Monday, December 10, 2007

Big Beasts of Chaos

For the last week or so, I've been working on converting two large models for my Mortal Chaos Army, both to add a little more punch, and take advantage of two recently-released fantastic model kits.

A Monumental Task
The first is a mutant monstrousity, a giant mutated to a level which would make the great scheamer Tzeentch proud.

The conversion primarily involved the following:
  • Bitz from the giant boxed set
  • Leftover spawn bitz
  • A few random Chaos bitz
  • A little green stuff
For starters, I assembled him as a pretty standard chaos giant. The primary differences involved the giants feet and head. For the feet, I used one of the "chaos" hooved feet and a single normal giant foot. For me, Chaos is supposed to be exactly that, Chaotic, and mutations shouldn't be conveniently symetrical.  For the head, I figured two were better than one. This part of the conversion took very little work, as the two heads fit onto the neck rather well. I only needed to shave the inside surface of each head a little so they fit together better.

Next, I decided to pull out the ever-so-useful spawn bits. Ever since starting my Chaos army, this kit has been invaluable, providing not only 2 extremely-cool-looking chaos spawn, but a near bottomless bag of mutations. First I added a tentacle to one side of the giant's torso, and a thin taloned-arm to the other (once again, symmetry = BAD). The image below also shows the flamer mouth I blended into the giants stomach using green stuff.

I also added several arachnid/ insectoid arms down his spine. On this model, the green stuff was used primarily to smooth transitions and make the various components fit together better. The only true sculpting I did was the exposed spine, because according to GW, nothing says chaos mutation like seeing someone's spine bursting from their back.  

Lastly, for the random chaos bitz, in addition to the flamer mouth on his stomach, I used several marauder/warrior shields for his arm guards, replacing the empire-themed shields included in the giant kit.

Fighting Fire with Napalm
With the recent release of the new High Elf army book, a large number of High Elf players are taking to the Warhammer tabletop with one or more of the new dragons.  As I am unable to field either Matthew McConaughey or Dennis Quaid in my Chaos army to combat these terrors (bonus points if you know the movie references), I decided to take advantage of the phenominal new plastic kit and convert myself a two-headed chaos dragon.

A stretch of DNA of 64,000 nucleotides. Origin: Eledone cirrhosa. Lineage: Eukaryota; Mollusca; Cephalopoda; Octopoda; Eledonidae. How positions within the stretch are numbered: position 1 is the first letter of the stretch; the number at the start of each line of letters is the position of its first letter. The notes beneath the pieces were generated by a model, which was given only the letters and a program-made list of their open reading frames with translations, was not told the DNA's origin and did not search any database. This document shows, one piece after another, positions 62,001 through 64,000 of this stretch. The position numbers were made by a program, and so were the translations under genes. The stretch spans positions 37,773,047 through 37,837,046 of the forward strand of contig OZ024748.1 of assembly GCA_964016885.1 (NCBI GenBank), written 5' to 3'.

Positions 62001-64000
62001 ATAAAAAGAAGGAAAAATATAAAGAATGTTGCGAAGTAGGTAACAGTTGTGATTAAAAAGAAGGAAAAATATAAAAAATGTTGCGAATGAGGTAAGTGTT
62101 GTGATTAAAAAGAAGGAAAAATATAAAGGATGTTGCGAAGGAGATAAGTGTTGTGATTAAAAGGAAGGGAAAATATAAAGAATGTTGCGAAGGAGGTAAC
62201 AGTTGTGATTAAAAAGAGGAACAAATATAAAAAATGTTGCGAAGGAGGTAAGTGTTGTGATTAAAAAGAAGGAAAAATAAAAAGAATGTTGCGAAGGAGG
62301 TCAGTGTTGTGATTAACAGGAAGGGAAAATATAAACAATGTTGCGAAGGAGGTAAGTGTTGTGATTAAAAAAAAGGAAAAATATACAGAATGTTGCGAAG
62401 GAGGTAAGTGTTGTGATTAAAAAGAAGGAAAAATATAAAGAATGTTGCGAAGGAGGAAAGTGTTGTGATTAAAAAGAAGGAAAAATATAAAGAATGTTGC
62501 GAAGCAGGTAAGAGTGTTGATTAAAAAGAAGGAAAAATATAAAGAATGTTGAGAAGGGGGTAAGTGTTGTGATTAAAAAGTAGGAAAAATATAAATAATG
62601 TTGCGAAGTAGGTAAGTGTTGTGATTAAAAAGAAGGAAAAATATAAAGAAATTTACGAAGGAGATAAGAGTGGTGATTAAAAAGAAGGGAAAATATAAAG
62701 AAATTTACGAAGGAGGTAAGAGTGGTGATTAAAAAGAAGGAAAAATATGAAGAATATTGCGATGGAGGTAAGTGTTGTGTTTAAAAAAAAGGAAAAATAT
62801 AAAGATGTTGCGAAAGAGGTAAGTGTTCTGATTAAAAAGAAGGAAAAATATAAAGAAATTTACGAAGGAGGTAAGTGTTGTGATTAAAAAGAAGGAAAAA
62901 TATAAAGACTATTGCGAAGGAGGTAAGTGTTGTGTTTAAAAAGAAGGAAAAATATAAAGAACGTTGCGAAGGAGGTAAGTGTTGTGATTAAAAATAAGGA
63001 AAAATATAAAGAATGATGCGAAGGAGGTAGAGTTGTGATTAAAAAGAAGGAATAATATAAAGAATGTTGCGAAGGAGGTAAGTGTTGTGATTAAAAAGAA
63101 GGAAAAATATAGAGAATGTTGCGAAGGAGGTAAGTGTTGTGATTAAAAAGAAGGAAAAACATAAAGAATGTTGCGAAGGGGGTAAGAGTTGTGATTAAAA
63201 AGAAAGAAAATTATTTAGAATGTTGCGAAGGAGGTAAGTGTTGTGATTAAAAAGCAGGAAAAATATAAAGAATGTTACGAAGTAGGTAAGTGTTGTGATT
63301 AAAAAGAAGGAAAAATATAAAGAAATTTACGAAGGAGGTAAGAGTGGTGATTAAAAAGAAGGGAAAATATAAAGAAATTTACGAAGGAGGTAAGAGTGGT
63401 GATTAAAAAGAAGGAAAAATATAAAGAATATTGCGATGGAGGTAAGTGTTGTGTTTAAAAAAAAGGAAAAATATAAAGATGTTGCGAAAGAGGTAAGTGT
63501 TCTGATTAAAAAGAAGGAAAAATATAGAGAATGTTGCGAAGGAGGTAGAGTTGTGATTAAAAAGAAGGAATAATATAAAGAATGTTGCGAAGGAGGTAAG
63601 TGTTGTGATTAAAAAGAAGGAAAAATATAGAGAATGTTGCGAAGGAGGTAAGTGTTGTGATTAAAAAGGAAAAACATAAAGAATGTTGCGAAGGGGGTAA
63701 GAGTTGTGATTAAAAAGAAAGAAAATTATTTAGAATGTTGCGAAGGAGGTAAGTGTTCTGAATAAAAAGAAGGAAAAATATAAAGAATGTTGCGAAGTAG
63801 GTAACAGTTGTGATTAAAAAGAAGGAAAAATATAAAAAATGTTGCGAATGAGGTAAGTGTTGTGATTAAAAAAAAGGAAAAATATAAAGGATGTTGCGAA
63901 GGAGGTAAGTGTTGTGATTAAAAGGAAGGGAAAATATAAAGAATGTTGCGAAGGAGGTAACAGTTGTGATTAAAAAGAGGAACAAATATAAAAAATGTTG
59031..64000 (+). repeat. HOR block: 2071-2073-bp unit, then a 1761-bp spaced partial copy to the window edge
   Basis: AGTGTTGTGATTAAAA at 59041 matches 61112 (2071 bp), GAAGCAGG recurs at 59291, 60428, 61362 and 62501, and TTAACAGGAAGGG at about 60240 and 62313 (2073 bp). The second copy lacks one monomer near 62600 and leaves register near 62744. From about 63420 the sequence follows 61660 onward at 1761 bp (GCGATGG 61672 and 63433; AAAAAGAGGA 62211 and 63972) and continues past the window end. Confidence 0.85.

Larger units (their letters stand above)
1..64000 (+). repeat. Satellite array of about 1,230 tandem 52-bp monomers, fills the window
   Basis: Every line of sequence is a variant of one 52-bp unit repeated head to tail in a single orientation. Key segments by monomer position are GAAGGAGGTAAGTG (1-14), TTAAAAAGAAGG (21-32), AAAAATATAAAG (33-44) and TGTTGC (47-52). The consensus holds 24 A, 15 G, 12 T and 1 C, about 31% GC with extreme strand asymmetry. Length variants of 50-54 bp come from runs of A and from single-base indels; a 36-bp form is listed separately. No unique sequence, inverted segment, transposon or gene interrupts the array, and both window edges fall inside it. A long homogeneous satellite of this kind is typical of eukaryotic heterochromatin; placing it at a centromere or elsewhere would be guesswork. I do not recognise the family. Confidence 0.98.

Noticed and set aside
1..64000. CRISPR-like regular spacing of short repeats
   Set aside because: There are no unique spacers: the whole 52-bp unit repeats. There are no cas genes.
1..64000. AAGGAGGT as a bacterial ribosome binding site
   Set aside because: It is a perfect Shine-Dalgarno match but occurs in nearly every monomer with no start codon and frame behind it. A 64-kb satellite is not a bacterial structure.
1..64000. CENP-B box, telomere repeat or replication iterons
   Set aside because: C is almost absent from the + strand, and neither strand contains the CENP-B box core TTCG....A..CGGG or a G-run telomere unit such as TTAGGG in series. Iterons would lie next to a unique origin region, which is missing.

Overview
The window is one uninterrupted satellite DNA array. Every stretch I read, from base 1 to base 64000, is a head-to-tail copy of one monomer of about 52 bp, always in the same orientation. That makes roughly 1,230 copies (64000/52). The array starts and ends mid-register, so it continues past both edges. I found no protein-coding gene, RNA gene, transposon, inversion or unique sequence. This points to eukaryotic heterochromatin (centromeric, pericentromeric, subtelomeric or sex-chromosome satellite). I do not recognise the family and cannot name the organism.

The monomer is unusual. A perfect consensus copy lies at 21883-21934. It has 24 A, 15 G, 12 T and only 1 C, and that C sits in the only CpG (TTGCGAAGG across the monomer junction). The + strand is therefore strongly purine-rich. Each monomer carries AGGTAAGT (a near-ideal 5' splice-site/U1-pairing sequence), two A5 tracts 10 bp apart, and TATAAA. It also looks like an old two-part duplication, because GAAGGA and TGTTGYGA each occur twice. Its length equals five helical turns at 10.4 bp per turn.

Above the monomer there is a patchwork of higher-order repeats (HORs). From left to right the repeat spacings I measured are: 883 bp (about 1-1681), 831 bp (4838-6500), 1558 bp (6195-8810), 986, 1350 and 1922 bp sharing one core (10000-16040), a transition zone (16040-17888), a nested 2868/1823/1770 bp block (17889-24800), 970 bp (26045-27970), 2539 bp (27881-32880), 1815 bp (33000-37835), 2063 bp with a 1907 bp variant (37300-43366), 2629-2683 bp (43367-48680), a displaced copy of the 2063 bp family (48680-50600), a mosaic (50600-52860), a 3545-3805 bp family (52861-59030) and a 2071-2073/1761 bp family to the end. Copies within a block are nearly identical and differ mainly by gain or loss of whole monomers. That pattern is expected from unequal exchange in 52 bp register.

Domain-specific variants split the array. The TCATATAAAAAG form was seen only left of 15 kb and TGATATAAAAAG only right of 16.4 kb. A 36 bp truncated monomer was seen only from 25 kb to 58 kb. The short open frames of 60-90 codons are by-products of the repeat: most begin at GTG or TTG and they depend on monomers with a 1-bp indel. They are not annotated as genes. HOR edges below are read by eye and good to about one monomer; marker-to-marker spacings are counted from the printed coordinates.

First, for the easy parts of the conversion. Using a hobby knife, I carefully trimmed away the High Elf themed-patterns on the dragon's armor, including all the various gems and flames/stars. The bare armor plates were plane yet jagged enough to pass for a chaos army.

Next, I converted the base, gluing on lots of spare chaos banners, shields, helmets, skulls, and weapons to make it resemble a herdstone with trophies piled at its base. 

The most difficult part of the conversion involved giving the dragon two tails and heads. Tails were the simpler of the two. I trimmed a roughly 45 degree chuck of plastic away from one side of the base of each tail. This allowed me to glue them together and have them fit correctly to the rear of the dragon's body. 

The hardest part were the twin heads. The dragon kit includes two heads, but only a single neck (which is actually part of the torso portion of the model). Additionally, one of the heads includes a little too much High Elf-themed armor to effectively make use of it for this conversion. 

The solution was inspired by the Galruch model, where the two heads are formed by the dragon's head and neck splitting down the middle as it is twisted by mutation. The first step was to cut the dragon's neck away from this body at the saddle. This took some careful hobby knife/saw work. I then attached a half of the unarmored dragon head to each neck piece, and attached the various spines/fins/horns to each head. Once again these were chosen to specifically make the two halves of the head look different and asymetric. 

Once the glue was dried, I trimmed the base of each neck so that when I glued them back to the dragon's body, they would aim in two different directions (one down and to the right, one up and to the left). This took several stages of trimming and test fitting to get right. I then was faced with the problem of filling the gap in each half of the head/neck. This was my first truly serious attempt at green-stuff sculpting. I first created a ribbed tube down the length of the neck to represent an esophegous (and conveniently fill up most of the empty space in the model). I then attached cris-crossing strips of green-stuff, teasing out the ends to look like stretched muscles, tendons and skin. As I was happy with how this turned out, to really try and push myself, I made an attempt at sculpting half of the dragon's brain in one of the two heads. 

For the rider, I used mostly the high elf dragon rider model with a few extra chaos bits. The body is a combination of the elf armored torso and mage legs, giving a half-warrior, half-wizard feel which matched my Tzeentch theme without using pieces which looked too "High-Elfy". The book and weapon arm are again from the original kit, but I replaced the axe head from the weapon arm with a flail of skills from marauder bitz. Lastly I added the head from the Tzeentch Disc rider, which was approximately the same scale as the high elf rider, and a cape from the marauder kit.

In the end, he's still weedier than most chaos models, but it won't be too noticeable when mounted on the back of the massive dragon. 

Up next, the first steps of painting this army.